I take this as a good sign: it’s now a blot on your resume to have supported the Iraq war. Cowardly lion Bernard Lewis, 95, in the Chronicle of Higher Education, says that he privately opposed invading Iraq, but didn’t pipe up, even as he was calling for a military takeover of the country and as Cheney was quoting him on television. Here (and below, excerpt) the Wall Street Journal documented his many calls for invasion. When are Ken Pollack and Tom Friedman going to explain that they also were against the war, but didn’t pipe up? CHE’s Evan R. Goldstein interview:
After 9/11, Lewis became an occasional visitor to the vice president’s home and office, and on the eve of the war Cheney went on Meet the Press and name-checked the professor. “I firmly believe, along with men like Bernard Lewis, who is one of the great students of that part of the world, that strong, firm U.S. response to terror and to threats to the United States would go a long way, frankly, toward calming things in that part of the world.”
Lewis’s reported influence in Washington reached an apotheosis in February 2004, when The Wall Street Journal ran a front-page story about how Lewis’s “diagnosis of the Muslim world’s malaise, and his call for a U.S. military invasion to seed democracy in the Mideast, have helped define the boldest shift in U.S. foreign policy in 50 years.”
In his living room, Lewis seems uninterested in rehashing recent history. He listens patiently, stone-faced. His disagreement with the Bush administration, he explains with a sigh, was not over the goal (regime change), but the tactic (full-scale invasion). Lewis says he argued for recognizing the leadership in northern Iraq as the country’s legitimate government and arming those forces if necessary. In the decade since the first Persian Gulf war, he says, Kurds and Arabs had managed to build a nascent democracy under the protection of the no-fly zone.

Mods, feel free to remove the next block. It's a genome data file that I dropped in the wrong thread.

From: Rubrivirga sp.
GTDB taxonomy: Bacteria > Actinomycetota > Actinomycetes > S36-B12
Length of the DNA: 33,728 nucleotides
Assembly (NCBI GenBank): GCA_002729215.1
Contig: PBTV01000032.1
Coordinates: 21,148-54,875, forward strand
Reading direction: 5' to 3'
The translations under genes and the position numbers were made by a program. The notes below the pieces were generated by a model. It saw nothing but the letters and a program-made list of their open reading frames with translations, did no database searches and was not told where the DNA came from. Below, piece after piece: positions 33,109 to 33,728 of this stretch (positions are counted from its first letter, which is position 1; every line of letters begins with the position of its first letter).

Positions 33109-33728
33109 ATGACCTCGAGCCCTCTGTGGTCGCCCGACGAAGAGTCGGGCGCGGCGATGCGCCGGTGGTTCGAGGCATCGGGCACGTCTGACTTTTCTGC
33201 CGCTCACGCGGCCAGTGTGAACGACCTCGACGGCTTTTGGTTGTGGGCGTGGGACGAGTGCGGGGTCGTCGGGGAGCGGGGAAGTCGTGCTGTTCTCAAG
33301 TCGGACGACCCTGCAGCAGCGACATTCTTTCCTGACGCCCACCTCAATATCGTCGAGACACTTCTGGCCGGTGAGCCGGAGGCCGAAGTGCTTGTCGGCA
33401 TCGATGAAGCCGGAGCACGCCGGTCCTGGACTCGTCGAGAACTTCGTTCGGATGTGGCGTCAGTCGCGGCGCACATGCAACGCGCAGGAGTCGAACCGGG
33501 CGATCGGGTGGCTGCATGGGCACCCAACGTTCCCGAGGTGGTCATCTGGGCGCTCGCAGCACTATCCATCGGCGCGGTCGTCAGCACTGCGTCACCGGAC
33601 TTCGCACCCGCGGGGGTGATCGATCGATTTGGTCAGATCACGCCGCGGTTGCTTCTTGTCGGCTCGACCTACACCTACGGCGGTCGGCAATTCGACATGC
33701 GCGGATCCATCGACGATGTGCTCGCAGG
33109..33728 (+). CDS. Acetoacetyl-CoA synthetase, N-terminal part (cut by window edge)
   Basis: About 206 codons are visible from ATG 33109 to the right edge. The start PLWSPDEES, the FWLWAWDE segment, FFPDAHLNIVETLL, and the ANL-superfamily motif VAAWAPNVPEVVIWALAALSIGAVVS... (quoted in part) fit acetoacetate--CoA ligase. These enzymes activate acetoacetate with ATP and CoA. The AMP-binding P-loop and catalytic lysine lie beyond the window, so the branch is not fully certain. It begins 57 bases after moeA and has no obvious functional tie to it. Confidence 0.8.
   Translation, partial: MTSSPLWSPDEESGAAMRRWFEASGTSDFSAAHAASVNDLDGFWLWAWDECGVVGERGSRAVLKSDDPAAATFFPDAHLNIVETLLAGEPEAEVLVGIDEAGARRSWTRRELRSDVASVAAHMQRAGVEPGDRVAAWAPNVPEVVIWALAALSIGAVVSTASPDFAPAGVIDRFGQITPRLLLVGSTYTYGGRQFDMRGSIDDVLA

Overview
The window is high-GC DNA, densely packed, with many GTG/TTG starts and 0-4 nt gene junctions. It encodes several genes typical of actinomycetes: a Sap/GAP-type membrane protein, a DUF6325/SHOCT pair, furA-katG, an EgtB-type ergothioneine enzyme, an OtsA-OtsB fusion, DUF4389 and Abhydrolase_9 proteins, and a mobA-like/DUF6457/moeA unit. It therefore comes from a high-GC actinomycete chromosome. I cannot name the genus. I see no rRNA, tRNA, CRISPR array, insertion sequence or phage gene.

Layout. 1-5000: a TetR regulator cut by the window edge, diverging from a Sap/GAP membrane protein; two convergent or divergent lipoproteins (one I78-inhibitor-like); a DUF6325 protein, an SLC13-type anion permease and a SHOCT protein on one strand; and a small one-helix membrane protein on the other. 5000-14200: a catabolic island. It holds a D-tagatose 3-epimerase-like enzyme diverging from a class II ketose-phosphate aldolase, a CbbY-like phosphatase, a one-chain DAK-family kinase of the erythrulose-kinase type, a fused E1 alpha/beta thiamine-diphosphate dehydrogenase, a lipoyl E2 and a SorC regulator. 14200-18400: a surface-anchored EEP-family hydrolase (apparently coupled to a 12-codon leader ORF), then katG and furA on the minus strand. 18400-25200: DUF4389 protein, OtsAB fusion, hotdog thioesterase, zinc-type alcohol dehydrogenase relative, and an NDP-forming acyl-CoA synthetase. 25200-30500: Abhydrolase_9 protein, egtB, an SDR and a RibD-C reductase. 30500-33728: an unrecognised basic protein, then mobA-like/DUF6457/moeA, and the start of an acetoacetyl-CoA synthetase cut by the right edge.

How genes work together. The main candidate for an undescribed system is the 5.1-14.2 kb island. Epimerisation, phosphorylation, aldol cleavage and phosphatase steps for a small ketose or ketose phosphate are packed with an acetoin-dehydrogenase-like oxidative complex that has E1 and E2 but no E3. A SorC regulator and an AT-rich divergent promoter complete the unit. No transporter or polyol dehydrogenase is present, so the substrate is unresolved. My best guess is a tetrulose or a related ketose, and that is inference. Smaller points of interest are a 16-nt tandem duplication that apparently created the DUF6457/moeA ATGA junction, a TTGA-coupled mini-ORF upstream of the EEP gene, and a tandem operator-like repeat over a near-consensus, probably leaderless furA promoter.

“That was the way to do it,” he says. “Simply to invade was the wrong way to do it, and I thought so and said so at the time.” Why didn’t he speak out before the invasion? “I didn’t feel at that crucial moment that it was right to take a public stance against the war.”
Here is that Wall Street Journal piece from 2004, documenting Lewis’s call for invasion:
Eight days after the Sept. 11 attacks, with the Pentagon still smoldering, Mr. Lewis addressed the U.S. Defense Policy Board. Mr. Lewis and a friend, Iraqi exile leader Ahmad Chalabi — now a member of the interim Iraqi Governing Council — argued for a military takeover of Iraq to avert still-worse terrorism in the future, says Mr. Perle, who then headed the policy board.
A few months later, in a private dinner with Dick Cheney at the vice president’s residence, Mr. Lewis explained why he was cautiously optimistic the U.S. could gradually build democracy in Iraq, say others who attended. Mr. Lewis also held forth on the dangers of appearing weak in the Muslim world, a lesson Mr. Cheney apparently took to heart. Speaking on NBC’s “Meet the Press” just before the invasion of Iraq, Mr. Cheney said: “I firmly believe, along with men like Bernard Lewis, who is one of the great students of that part of the world, that strong, firm U.S. response to terror and to threats to the United States would go a long way, frankly, toward calming things in that part of the world.”
The Lewis Doctrine, in effect, had become U.S. policy.
“Bernard Lewis has been the single most important intellectual influence countering the conventional wisdom on managing the conflict between radical Islam and the West,” says Mr. Perle, who remains a close adviser to Defense Secretary Donald Rumsfeld. “The idea that a big part of the problem is failed societies on the Arab side is very important. That is not the point of view of the diplomatic establishment.”..
After Sept. 11, a book by Mr. Lewis called “What Went Wrong?” was a best-seller that launched the historian, at age 85, as an unlikely celebrity. Witty and a colorful storyteller, he hit the talk-show and lecture circuits, arguing in favor of U.S. intervention in Iraq as a first step toward democratic transformation in the Mideast. Historically, tyranny was foreign to Islam, Mr. Lewis told audiences, while consensual government, if not elections, has deep roots in the Mideast. He said Iraq, with its oil wealth, prior British tutelage and long repression under Saddam Hussein, was the right place to start moving the Mideast toward an open political system.